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Care Cost Funding

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Cost of Live-in Care

When looking at home care options, price is often a major consideration. Here we outline the cost of our live-in care package, how this relates to the price of a residential care home or visiting carer, and how live-in care is providing an extra lease of life to many of our customers.

How much does a live-in carer cost?

The cost of live-in care is dependent on the level of care and support you or your loved one requires. The below provides you with a guide as to the cost of live-in care packages with Curant Care:

Type of CareCost of live-in care
Single PersonStarts from £995 per week


70% discount is offered on ‘2nd’ package of care
Respite CareStarts from £1250 per week

This means that live-in care can be cost effective for couples, allowing them to stay in the home and the community that they know and love.

We cover the full range of home care services available, so our costs will be based on your precise needs and requirements – whether it’s providing companionship, personal care, help administering medication or support with more complex healthcare requirements.

Please call us today to get a quote for your specific care needs. One of our advisers will give you an estimate over the phone there and then. The final price for your live-in care will be confirmed once your local care specialist has visited you in person to fully assess your needs.

We can also advise on the funding options that may be open to you, either from your local authority or through continuing healthcare funding with the NHS.

Click here for more information on What is Live-In Care

Respite care costs

If your usual carer needs a break or has let you down, we can provide a carer on a temporary basis, sometimes called respite care.

Respite care is live-in care that is needed for a short period of time – prices start from £1250 per week or £250 per day. This temporary support can be arranged for as little as three days, all the way up to four weeks of support.

If you need support for more than four weeks, our weekly prices for live-in care apply, which are outlined above.

Please do get in touch if you’d like to find more about respite care, and for a full quote.

Caring for couples at home

If you’re a couple investigating the costs of a residential care home, you may be surprised to hear that the cost of a live-in care worker is roughly the same amount. In a care home you’re paying for two beds, while with live-in care you pay for one care worker.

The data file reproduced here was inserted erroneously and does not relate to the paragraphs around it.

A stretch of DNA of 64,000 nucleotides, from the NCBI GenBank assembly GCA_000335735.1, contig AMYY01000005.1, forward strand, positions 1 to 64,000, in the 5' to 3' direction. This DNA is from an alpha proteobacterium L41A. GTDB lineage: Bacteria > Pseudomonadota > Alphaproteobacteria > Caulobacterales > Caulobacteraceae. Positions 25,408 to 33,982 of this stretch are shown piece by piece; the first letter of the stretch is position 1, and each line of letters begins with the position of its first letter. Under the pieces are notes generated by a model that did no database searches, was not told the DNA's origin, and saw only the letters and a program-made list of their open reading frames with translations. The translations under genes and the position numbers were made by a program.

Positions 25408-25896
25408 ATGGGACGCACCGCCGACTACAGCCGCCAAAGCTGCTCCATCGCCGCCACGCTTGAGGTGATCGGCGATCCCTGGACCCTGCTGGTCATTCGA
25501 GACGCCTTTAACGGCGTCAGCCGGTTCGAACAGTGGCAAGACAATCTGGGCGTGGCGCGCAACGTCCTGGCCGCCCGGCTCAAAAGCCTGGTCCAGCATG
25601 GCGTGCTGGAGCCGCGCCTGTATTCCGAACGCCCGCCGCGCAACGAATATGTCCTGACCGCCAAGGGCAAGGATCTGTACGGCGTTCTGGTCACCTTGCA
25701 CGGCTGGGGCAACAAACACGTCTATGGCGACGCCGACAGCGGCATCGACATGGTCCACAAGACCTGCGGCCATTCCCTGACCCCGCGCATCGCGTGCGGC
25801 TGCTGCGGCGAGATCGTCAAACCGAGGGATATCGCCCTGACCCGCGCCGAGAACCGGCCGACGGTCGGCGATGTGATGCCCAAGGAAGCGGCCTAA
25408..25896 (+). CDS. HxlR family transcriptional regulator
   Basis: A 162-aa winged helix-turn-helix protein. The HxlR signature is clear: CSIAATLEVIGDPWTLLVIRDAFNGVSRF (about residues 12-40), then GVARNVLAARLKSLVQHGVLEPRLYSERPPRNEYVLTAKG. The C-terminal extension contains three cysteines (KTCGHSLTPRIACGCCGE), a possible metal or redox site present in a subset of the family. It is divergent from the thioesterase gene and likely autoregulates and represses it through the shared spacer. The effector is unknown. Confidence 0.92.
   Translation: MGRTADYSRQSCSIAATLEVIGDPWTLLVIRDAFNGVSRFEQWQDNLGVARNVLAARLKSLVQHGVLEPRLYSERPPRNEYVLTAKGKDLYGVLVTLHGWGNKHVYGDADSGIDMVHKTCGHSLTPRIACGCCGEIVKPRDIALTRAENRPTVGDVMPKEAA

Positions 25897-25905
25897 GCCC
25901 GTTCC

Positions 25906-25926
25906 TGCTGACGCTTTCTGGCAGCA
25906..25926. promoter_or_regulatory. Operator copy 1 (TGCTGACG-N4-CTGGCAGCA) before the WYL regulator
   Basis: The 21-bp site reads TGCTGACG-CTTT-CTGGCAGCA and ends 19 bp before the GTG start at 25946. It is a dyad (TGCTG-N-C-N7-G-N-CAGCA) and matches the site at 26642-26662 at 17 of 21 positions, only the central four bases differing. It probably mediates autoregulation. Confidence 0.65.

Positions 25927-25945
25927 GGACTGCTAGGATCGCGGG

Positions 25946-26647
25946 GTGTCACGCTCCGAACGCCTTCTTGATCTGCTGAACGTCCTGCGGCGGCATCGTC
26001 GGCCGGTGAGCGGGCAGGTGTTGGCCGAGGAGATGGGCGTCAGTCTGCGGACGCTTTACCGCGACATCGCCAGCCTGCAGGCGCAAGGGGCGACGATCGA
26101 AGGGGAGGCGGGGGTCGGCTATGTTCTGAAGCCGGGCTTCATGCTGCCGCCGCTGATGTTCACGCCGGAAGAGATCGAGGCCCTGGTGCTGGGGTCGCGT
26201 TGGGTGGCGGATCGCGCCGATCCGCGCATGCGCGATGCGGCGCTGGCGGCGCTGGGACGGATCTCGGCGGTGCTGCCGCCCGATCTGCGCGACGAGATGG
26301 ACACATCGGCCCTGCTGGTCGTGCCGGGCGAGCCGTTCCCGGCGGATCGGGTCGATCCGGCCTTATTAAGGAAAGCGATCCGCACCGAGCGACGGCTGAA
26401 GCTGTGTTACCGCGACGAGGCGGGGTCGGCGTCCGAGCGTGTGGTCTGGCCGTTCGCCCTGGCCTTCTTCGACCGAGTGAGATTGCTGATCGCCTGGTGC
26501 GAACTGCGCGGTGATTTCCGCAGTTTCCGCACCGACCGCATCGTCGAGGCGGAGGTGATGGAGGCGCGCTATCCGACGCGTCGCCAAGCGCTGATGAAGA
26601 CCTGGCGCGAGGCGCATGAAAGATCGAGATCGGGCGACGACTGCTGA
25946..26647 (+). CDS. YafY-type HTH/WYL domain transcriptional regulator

For a couple, residential care home prices can start from £1,302 per week, based on the weekly cost of £651 per person dependent on the quality and services of the home as well as where you live in the country. For a live-in care worker for a couple, our rates are offered at a 70% discount for the second package of care. Both you and your partner will be assessed individually. Although this may be marginally higher than residential care, there are many benefits of having live-in care for a couple rather than moving into a care home, such as knowing that you are both fully cared for in a way that’s tailored to you whilst continuing to live together in the place you know and love. For many, this peace of mind is certainly worth a few extra pounds per week.

Cost of Home Care

Worried about the cost of home care for a loved one? It’s normal to feel unsure, which is why we’re here to assure you that homecare is an affordable and completely flexible option. We understand the importance of ensuring home care tailored to individual care needs, and it doesn’t have to cost a fortune.

With home visits from as little as 30 minutes per day up, as well as the option of overnight support, we have the experience and flexibility to meet your care needs. All our clients are assessed before any care and support commences and we will provide you with the full costings before a contract is signed. 

And because our service is so flexible, you can easily reduce or increase how much support you’re receiving, if or when your needs change.

How much does a Home Care Worker cost?

We know how important it is for you to have a clear picture of your care fees. So, we provide a simple, straightforward breakdown from the very start.

Here’s an outline of our visiting care fees:

  • Prices start from £21.00 for one-to-one personal home care
  • Flexible costs for visits lasting 30, 45 or 60 minutes
  • Free home visit from your local care specialist to assess your needs
  • Free ongoing checks to make sure we’re delivering the right level of care

Call us today to discuss your home care needs and get a full quote for visiting care. Our friendly team of advisors is here to take your call and talk you through all the options.

Your quote for visiting care will be confirmed once your local care assessor has visited you at home to finalise your care plan and double check we have everything covered.

Comparing Care at Home with Residential Care Home

It’s difficult to compare a residential care home with the huge value of one-to-one support in your own home. While there are more people on hand in a care home, our customers who’ve tried both say that it doesn’t compare with the personal assistance and support once receives at home either through a visiting carer or a 24/7 live-in carer.

Choosing care in your own home means you can eat at your desired times, enjoy your usual activities, wake up when you want to and have family and friends close by to pop-in when they want. The other major benefit is avoiding the stress and upheaval of a big move, especially a move away from your family home or from a partner that you have lived with for many years.